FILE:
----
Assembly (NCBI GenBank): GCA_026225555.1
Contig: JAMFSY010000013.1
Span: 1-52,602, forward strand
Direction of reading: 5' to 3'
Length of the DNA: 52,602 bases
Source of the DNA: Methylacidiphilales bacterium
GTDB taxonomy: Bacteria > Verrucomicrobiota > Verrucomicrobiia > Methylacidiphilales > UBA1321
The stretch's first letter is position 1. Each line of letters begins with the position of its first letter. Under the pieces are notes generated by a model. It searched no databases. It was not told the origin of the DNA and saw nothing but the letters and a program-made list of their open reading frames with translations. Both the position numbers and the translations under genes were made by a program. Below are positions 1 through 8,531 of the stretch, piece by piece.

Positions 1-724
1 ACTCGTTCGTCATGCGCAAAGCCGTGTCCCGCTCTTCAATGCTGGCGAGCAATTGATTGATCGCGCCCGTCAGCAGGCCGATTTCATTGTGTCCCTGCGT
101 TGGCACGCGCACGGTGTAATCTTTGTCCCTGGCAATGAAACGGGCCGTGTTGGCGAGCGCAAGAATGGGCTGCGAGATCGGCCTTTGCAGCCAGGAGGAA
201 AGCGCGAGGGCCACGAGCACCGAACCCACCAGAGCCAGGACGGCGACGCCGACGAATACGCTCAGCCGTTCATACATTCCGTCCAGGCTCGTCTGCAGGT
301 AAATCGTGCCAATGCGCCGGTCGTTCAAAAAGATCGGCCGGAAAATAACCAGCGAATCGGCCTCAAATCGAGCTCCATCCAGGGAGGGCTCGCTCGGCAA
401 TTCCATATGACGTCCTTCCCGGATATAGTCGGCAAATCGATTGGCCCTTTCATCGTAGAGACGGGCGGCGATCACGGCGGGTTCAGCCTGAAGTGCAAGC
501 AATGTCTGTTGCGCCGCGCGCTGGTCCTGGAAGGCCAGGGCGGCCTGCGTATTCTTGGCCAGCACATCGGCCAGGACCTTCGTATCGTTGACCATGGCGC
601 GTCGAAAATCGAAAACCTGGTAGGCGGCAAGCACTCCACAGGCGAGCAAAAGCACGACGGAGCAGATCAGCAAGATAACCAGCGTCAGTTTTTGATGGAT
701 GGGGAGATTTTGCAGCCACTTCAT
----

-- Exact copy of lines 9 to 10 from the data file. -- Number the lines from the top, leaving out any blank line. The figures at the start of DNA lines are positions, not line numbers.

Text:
Positions 1-724
1 ACTCGTTCGTCATGCGCAAAGCCGTGTCCCGCTCTTCAATGCTGGCGAGCAATTGATTGATCGCGCCCGTCAGCAGGCCGATTTCATTGTGTCCCTGCGT